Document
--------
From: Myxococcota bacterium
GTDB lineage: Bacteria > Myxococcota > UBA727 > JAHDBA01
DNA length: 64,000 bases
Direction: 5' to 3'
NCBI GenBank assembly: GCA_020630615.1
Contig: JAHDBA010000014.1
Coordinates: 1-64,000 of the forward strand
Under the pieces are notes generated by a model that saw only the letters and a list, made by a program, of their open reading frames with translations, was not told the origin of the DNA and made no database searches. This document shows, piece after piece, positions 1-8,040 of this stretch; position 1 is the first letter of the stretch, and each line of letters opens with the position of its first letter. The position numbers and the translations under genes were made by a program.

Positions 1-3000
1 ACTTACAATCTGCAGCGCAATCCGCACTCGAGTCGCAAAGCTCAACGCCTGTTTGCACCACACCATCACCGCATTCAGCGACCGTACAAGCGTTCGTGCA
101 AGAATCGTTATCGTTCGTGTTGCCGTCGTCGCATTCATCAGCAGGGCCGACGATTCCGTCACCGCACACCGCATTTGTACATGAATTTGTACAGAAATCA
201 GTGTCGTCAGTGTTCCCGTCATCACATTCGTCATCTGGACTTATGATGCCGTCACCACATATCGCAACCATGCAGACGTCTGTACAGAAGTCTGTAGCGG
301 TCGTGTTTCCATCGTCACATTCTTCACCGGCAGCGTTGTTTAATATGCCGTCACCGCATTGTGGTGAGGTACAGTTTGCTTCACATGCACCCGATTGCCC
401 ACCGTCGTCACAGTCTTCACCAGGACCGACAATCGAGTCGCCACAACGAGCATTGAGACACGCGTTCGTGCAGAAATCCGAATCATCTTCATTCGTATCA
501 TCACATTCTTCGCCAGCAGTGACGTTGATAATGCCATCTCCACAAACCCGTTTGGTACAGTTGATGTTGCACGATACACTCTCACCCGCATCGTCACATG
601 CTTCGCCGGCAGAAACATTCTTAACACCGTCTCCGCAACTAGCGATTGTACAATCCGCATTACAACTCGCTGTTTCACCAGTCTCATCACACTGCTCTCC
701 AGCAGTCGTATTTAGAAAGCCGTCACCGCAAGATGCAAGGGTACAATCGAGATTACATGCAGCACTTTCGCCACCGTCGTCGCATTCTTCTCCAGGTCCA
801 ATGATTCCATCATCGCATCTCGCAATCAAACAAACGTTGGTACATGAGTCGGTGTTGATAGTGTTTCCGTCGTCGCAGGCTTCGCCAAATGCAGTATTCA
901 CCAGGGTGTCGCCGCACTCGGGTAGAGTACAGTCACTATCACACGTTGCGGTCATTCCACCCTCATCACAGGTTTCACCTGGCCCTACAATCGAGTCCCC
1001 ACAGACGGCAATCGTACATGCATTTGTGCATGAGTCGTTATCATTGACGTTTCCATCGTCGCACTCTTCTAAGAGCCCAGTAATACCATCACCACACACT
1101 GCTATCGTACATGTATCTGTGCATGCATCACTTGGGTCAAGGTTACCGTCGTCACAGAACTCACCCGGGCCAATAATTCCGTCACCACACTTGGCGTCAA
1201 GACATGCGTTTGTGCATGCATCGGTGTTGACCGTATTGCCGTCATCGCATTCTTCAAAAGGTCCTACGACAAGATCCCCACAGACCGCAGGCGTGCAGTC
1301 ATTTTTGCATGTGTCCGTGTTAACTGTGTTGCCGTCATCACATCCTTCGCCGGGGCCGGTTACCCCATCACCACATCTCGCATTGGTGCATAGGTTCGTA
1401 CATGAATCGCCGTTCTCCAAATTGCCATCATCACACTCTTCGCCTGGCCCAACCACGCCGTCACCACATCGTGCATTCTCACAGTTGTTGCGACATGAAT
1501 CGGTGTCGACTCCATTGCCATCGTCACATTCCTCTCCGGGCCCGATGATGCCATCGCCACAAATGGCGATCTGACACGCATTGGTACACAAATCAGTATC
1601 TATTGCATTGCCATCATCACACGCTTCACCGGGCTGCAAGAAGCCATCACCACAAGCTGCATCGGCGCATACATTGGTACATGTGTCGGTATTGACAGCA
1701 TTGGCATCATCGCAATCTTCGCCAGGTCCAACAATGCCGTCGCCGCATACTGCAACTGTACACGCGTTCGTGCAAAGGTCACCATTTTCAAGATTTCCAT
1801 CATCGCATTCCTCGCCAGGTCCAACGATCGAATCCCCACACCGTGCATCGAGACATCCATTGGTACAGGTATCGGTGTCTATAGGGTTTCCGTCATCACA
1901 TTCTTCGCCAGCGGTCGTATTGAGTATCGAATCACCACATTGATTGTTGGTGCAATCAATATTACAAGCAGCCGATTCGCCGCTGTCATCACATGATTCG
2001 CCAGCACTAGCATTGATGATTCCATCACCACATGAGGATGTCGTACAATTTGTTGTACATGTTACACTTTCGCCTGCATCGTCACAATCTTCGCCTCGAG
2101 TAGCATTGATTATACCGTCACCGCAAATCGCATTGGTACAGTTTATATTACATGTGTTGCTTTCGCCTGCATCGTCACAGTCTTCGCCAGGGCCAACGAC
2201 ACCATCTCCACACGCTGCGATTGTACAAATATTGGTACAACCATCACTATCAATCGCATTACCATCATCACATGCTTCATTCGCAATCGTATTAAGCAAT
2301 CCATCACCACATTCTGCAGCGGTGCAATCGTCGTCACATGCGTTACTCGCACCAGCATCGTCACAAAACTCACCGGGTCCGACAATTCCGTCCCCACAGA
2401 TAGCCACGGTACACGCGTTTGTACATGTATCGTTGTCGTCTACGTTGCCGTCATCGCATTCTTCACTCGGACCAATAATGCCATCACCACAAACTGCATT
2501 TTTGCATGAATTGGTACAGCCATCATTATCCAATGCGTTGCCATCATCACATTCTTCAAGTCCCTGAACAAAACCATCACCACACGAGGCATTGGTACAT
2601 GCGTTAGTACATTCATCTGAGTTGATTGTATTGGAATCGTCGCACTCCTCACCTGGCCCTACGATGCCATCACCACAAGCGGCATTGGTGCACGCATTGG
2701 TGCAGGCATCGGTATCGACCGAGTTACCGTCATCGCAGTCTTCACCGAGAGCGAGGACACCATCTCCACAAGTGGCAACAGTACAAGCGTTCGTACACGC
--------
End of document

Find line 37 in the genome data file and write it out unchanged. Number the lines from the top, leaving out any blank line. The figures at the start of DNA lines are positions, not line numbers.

2701 TGCAGGCATCGGTATCGACCGAGTTACCGTCATCGCAGTCTTCACCGAGAGCGAGGACACCATCTCCACAAGTGGCAACAGTACAAGCGTTCGTACACGC